Doesn’t seem like there’d be any, does it? But there are some; it’s just a very small number.
I realized this when I was re-watching an episode of Royal Pains. It centered around an ex-doctor who was intractable, grumpy and endangering his health by refusing to accept his limitations.
And I realized that this won’t happen to Tim or me (except that we’re already grumpy). Because we’ve already learned to accept our physical boundaries.
Tim’s knee problems sometimes keep him immobile, or they’re at least stiff enough that he doesn’t feel safe driving. In those cases, he has to ask me to run errands. Between his pride and my fatigue, he absolutely hates asking more of me. But he’s made his peace with it.
He’s also given up his copious daily intake of Mountain Dew after his GERD diagnosis. The caffeine helped his ADD brain focus, so he’s more scattered. Also, without the constant sugar intake, his hypoglycemia is more pronounced.
I’ve had to accept that I can’t do most repair jobs myself — or, as your guys’ comments have taught me, can but shouldn’t. I’ve had to accept that doctors and insurance companies are now too ridiculous to give me meds I need to function at anything approaching a normal person’s level.
There are plenty more things we’ve had to learn to live with, but you get the gist.
Obviously, more ailments will crop up as we get older. But we’ve already learned to accept new limitations as they come — begrudging acceptance, but acceptance nonetheless. So we’ll make the best health choices rather than fight against them, which would cause us harm.
Which leads to the second benefit: comfort with your partner’s body. Not the fun kind.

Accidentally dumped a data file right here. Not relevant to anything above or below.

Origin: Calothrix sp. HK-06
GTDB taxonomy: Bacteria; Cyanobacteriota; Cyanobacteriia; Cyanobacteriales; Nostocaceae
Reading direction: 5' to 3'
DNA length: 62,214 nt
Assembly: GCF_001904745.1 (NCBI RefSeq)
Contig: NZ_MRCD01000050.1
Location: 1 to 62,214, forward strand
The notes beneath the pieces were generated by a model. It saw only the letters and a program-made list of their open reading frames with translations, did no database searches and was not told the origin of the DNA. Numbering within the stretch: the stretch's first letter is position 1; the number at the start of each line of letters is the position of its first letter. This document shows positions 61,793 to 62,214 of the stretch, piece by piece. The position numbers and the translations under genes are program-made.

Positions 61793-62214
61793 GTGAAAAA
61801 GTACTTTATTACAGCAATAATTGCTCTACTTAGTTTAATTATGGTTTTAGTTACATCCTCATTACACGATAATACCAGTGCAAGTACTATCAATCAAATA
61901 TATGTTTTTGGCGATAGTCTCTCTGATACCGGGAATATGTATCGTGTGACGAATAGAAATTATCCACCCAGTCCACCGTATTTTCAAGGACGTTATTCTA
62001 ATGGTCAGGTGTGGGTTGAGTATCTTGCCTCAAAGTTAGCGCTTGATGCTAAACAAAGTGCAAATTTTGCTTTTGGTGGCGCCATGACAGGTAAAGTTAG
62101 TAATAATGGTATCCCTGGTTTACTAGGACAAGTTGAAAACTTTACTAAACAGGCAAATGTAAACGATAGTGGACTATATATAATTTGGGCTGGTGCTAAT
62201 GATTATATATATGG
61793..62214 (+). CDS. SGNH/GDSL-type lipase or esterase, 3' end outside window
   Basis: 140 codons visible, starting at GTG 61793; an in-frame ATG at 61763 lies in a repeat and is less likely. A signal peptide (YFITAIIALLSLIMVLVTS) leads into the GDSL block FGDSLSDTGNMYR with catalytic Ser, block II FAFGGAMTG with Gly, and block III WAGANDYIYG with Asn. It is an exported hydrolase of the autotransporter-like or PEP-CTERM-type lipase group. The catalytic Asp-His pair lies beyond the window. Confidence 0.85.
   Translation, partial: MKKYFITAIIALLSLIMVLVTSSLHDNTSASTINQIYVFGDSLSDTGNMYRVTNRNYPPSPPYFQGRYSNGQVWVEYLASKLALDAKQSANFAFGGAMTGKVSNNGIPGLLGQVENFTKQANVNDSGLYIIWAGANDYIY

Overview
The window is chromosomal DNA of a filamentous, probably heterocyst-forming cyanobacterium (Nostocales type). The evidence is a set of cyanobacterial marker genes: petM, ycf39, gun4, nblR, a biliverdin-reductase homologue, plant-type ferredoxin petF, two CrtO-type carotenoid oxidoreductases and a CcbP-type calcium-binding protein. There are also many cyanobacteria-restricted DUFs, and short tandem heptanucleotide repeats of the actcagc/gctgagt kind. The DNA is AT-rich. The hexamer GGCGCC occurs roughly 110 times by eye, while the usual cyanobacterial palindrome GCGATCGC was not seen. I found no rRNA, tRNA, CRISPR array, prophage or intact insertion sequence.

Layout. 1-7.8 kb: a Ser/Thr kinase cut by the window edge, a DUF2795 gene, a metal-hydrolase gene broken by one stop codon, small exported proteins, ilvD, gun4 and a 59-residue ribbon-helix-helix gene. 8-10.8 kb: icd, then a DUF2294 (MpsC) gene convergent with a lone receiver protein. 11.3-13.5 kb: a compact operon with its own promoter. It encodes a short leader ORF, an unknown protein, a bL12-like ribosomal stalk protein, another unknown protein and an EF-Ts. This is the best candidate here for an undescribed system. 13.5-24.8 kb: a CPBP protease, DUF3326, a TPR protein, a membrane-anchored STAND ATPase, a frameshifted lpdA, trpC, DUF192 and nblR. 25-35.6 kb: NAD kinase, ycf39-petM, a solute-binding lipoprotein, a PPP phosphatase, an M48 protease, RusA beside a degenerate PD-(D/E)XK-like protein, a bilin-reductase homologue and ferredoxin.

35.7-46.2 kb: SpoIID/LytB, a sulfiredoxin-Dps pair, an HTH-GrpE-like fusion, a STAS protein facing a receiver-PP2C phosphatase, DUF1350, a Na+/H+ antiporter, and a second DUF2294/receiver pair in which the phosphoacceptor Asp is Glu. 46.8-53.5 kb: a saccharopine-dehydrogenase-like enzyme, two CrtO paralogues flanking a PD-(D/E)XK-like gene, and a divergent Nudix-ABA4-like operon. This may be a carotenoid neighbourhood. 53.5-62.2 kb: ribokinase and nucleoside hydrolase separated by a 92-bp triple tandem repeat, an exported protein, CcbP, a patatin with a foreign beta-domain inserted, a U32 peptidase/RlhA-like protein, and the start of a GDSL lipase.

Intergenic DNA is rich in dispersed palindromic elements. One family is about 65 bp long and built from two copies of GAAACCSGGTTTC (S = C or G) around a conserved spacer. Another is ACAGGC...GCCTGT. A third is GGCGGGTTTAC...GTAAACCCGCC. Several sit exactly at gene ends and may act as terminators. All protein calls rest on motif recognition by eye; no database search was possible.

Most people who marry before their 30s are going to be healthy. Despite the “in sickness” clause of the vows, they’re only seeing the robust version. They’re unprepared for the realities of a sick partner.
It’s draining and often icky (to use the technical term). Whether you deal with actual physical stuff or just discussing bodily functions (and malfunctions) in depth, it will be a huge change for a lot of people. I’d imagine that can put quite a strain on the relationship.
Meanwhile, I had to help Tim deal with his MRSA boils back in the day. He, among other things, has had to handle a pair of leggings that had been inundated with, er, miscarriage byproduct — at least long enough to get them in the washer.
It’s really not going to be a problem, even as our bodies get worse.
And the last benefit I could think of: excuses.
If I reeeaaally want to get out of something and can’t find a nice way to do it, I can fall back on my fatigue as an excuse. Not that I do this much at all, but it’s nice to know I can.
It can also be helpful when dealing with people who don’t fully understand depression. They might not understand not doing something because, mentally, I can’t handle leaving the house, but they will understand fatigue.
I suppose there’s one more benefit, but it only applies to some people with chronic ailments. If you’re on disability, your insurance is insanely cheap. Tim and I pay a total of $220 a month for Medicare. (Yep, I’m still on it. I used to feel vaguely bad about keeping it now that I’m able to hold down a job. But then I heard what people’s premiums and deductibles were and… I’ll live with the guilt.)
Are there any upsides that I’ve missed?